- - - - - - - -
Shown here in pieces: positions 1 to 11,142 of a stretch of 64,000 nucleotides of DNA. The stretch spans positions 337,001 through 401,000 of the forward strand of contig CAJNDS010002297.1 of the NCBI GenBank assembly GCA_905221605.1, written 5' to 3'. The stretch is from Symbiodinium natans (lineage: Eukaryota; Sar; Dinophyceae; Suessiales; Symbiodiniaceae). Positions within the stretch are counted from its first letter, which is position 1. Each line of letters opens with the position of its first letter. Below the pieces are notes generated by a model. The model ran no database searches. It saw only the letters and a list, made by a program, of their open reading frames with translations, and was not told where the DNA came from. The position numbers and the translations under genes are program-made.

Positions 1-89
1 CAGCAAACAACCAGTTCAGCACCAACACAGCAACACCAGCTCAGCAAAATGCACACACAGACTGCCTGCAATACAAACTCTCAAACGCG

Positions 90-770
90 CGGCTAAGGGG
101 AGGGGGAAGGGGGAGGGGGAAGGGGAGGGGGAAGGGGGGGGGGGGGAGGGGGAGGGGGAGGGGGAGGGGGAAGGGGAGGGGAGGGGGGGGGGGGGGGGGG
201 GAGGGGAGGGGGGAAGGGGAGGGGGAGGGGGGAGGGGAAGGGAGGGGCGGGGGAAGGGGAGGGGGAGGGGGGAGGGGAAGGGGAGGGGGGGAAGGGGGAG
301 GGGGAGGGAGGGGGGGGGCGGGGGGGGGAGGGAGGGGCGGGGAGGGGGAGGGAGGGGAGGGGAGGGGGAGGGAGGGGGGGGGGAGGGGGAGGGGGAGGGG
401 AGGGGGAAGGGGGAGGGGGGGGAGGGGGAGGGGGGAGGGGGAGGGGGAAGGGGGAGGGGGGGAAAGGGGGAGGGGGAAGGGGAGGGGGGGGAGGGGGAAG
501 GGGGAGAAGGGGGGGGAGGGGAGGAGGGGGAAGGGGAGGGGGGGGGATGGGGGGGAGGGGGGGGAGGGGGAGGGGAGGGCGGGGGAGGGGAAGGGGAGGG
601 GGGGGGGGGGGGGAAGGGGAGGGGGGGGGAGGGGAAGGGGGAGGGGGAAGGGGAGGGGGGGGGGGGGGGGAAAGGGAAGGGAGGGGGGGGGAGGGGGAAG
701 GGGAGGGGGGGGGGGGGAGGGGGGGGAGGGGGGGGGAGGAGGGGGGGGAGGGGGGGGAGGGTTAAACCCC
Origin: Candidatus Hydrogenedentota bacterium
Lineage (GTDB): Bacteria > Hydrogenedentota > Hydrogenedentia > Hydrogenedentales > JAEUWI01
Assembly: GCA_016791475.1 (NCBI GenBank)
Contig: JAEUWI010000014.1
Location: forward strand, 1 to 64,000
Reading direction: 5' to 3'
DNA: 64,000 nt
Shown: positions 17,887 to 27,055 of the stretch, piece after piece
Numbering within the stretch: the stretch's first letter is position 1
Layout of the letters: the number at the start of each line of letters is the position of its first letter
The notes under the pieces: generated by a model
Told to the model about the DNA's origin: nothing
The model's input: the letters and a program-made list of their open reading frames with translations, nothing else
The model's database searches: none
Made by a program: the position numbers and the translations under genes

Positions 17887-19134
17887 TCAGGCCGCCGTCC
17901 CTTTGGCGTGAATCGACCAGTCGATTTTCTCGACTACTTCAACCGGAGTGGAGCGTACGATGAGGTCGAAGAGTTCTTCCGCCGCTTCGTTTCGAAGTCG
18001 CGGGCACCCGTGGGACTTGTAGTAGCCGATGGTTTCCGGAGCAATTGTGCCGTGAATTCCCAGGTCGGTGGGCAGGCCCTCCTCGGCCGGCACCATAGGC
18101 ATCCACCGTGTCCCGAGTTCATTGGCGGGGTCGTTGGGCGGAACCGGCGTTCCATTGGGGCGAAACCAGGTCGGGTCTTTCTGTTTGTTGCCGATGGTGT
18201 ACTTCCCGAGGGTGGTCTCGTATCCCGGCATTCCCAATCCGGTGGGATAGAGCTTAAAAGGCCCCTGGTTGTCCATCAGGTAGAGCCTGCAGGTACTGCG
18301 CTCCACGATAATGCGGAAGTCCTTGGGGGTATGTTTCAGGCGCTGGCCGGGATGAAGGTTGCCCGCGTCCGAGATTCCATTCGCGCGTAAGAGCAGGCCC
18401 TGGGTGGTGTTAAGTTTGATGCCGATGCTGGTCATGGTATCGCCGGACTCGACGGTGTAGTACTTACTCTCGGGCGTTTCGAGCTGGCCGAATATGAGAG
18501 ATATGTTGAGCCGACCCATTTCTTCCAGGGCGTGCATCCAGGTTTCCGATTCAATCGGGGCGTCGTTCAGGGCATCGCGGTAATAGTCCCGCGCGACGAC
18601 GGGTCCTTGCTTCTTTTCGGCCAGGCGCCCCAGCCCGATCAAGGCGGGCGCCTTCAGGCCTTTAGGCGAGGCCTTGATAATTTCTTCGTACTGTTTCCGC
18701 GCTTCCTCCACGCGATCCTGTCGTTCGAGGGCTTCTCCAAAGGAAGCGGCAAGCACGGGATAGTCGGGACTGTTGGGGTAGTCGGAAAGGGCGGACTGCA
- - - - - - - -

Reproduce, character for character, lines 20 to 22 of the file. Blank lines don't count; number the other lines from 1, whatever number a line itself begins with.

Shown: positions 17,887 to 27,055 of the stretch, piece after piece
Numbering within the stretch: the stretch's first letter is position 1
Layout of the letters: the number at the start of each line of letters is the position of its first letter